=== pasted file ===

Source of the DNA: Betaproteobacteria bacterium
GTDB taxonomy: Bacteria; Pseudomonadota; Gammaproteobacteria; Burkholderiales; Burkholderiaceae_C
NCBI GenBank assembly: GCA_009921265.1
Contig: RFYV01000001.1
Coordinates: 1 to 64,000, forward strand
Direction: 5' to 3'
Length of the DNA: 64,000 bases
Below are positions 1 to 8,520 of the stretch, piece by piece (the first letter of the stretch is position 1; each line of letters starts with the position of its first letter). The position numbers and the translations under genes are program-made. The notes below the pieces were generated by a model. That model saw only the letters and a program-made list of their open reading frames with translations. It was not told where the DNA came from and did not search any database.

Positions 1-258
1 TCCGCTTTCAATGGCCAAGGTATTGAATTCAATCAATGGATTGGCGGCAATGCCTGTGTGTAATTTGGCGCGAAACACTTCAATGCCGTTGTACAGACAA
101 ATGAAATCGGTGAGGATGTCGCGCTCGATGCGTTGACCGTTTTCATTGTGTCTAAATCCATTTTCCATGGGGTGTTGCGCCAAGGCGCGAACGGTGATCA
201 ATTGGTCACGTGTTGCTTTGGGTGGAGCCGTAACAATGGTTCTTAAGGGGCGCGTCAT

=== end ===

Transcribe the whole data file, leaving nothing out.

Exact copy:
Source of the DNA: Betaproteobacteria bacterium
GTDB taxonomy: Bacteria; Pseudomonadota; Gammaproteobacteria; Burkholderiales; Burkholderiaceae_C
NCBI GenBank assembly: GCA_009921265.1
Contig: RFYV01000001.1
Coordinates: 1 to 64,000, forward strand
Direction: 5' to 3'
Length of the DNA: 64,000 bases
Below are positions 1 to 8,520 of the stretch, piece by piece (the first letter of the stretch is position 1; each line of letters starts with the position of its first letter). The position numbers and the translations under genes are program-made. The notes below the pieces were generated by a model. That model saw only the letters and a program-made list of their open reading frames with translations. It was not told where the DNA came from and did not search any database.

Positions 1-258
1 TCCGCTTTCAATGGCCAAGGTATTGAATTCAATCAATGGATTGGCGGCAATGCCTGTGTGTAATTTGGCGCGAAACACTTCAATGCCGTTGTACAGACAA
101 ATGAAATCGGTGAGGATGTCGCGCTCGATGCGTTGACCGTTTTCATTGTGTCTAAATCCATTTTCCATGGGGTGTTGCGCCAAGGCGCGAACGGTGATCA
201 ATTGGTCACGTGTTGCTTTGGGTGGAGCCGTAACAATGGTTCTTAAGGGGCGCGTCAT